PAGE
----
November 29, 1999

A group of 15 sugar producing countries representing 65% of the world's free market sugar exports are urging Trade Ministers to commit to serious reform of the global sugar market in the WTO. The Global Alliance for Sugar Trade Reform says that trade-distorting sugar policies in the US, EU and Japan impose an enormous cost on the world's efficient sugar producers, especially in developing countries where agriculture is the main source of employment.

Sugar producers from Argentina, Australia, Brazil, Canada, Columbia, Costa Rica, El Salvador, Guatemala, Honduras, India, Nicaragua, Panama, South Africa, Thailand and the Philippines have banded together with sugar users in the US and EU to form this Global Alliance. They want significant trade liberalization for sugar in the next round of World Trade Organization (WTO) negotiations which begin November 30 in Seattle. Specifically, they seek the elimination of export subsidies, the elimination of trade distorting domestic support and increased market access for sugar.

In spite of gains made in the last round of the WTO, sugar markets in many countries remain extremely distorted. Sugar programs in the US, EU and Japan not only restrict imports from efficient producers, but also lead to surplus sugar production which is then sold on the world market with export subsidies or dumped. For example, the EU has gone from being a net sugar importer in the 1970's, to one of the world's largest exporters of refined sugar under its sugar regime. Subsidized exports have a negative impact on world prices and the incomes of world-market producers. The Global Alliance notes that many world- market producers are in developing countries that depend on agricultural exports for employment, but cannot compete with the treasuries of the US, EU or Japan.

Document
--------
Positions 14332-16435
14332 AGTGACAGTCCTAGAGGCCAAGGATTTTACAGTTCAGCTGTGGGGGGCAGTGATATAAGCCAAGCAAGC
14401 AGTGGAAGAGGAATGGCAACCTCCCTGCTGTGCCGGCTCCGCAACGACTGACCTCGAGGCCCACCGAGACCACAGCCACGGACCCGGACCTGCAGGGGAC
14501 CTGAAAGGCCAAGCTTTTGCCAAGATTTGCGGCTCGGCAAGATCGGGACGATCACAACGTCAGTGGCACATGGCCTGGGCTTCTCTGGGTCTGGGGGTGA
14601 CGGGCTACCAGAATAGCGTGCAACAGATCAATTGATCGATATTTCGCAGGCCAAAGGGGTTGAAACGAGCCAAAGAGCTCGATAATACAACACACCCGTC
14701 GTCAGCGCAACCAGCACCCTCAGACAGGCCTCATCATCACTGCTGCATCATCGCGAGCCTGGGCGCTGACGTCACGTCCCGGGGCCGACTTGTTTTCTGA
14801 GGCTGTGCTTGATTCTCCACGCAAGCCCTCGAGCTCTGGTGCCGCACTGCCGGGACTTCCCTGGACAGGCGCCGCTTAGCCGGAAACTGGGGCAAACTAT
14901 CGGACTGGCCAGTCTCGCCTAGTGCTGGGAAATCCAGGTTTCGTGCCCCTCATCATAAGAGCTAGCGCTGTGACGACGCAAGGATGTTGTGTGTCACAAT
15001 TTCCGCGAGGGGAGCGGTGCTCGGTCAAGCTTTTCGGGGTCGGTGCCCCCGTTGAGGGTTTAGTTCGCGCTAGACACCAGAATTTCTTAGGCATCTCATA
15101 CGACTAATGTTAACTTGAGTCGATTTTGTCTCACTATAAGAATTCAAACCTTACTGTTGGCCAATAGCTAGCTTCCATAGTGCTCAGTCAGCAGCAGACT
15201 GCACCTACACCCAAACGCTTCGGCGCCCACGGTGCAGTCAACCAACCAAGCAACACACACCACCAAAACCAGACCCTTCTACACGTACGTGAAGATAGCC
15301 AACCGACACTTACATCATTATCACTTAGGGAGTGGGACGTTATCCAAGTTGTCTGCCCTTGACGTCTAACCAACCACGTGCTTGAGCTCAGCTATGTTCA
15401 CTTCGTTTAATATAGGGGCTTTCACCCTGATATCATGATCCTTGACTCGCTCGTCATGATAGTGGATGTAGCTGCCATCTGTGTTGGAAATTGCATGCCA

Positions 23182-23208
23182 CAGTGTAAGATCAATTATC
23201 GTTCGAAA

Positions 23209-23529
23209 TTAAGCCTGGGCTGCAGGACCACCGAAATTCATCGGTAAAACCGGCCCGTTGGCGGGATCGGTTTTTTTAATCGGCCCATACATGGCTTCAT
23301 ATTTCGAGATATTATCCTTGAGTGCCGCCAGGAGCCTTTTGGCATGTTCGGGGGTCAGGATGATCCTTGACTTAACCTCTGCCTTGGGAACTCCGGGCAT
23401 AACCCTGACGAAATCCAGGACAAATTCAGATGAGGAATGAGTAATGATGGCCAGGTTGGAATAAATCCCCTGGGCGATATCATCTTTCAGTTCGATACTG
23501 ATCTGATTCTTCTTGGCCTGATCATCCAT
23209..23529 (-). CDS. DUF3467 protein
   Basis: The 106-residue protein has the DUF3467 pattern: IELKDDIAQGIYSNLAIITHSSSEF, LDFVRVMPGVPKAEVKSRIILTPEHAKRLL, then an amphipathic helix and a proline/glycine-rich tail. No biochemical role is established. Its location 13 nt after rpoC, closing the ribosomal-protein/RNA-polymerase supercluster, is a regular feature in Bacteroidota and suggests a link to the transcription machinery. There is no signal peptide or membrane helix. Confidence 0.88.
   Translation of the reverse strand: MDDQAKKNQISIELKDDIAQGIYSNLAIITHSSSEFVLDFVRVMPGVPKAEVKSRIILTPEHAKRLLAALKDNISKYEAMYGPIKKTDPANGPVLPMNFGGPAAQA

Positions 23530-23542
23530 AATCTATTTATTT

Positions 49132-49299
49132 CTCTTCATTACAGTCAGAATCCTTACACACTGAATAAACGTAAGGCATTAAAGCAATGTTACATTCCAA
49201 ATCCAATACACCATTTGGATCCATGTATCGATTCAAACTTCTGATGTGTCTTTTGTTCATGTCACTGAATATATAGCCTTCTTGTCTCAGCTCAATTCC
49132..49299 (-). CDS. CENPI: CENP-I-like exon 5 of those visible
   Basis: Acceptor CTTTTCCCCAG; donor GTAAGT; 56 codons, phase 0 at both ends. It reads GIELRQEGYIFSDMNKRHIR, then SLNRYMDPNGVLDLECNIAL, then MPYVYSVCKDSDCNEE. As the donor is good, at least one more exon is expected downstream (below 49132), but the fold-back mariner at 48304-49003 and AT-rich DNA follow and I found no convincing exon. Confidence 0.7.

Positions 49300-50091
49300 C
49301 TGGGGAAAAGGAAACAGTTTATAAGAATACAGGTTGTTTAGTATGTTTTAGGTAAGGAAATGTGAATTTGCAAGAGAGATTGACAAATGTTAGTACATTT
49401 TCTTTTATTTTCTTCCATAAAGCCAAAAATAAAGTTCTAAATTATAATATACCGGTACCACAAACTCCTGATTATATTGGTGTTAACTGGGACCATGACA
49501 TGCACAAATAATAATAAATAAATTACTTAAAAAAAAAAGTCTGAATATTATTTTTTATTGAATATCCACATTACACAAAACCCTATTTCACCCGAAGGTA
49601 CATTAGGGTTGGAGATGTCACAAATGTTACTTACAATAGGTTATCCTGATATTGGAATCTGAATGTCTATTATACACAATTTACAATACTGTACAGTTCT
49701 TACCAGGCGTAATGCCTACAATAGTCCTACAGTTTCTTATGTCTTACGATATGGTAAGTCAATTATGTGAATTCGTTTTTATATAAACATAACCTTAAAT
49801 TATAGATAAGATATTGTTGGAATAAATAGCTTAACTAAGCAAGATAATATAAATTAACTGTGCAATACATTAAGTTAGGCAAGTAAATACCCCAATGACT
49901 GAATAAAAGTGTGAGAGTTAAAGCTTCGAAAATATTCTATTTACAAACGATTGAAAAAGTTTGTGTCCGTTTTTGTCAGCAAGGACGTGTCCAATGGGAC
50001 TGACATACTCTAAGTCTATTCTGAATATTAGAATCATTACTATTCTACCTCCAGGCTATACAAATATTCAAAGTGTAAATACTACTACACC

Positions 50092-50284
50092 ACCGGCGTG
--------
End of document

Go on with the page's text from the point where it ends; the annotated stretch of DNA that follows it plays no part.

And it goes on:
US Groups also Seeking Reforms

Separately, US sugar users are also seeking relief in the WTO. In his August testimony before the House Ways and Means Subcommittee on the United States Negotiating Objectives for the World Trade Organization, Stephen G. Lodge of the (US) National Confectioners Association made the following remarks about the lack of progress on sugar in the WTO to date:

"The Uruguay Round agreements and Freedom to Farm bill also made only minor changes to the US sugar program. Imports continue to be tightly restricted through the use of tariff-rate-quotas for both raw and refined sugar and on products containing sugar. As a result,(US) domestic prices typically average 2-3 times the world price. . .The US is admittedly not the only WTO member that contributes to the distortion of world trade in sugar. The European Union does so by fixing the intervention price for white sugar at approximately three times the world price, controlling production through national quotas, and subsidizing refined sugar exports in order to compete on the world market and clear the internal market of excessive inventories."

More of Mr. Lodge's testimony is available from the Coalition for Sugar Reform website at
www.sugarreform.org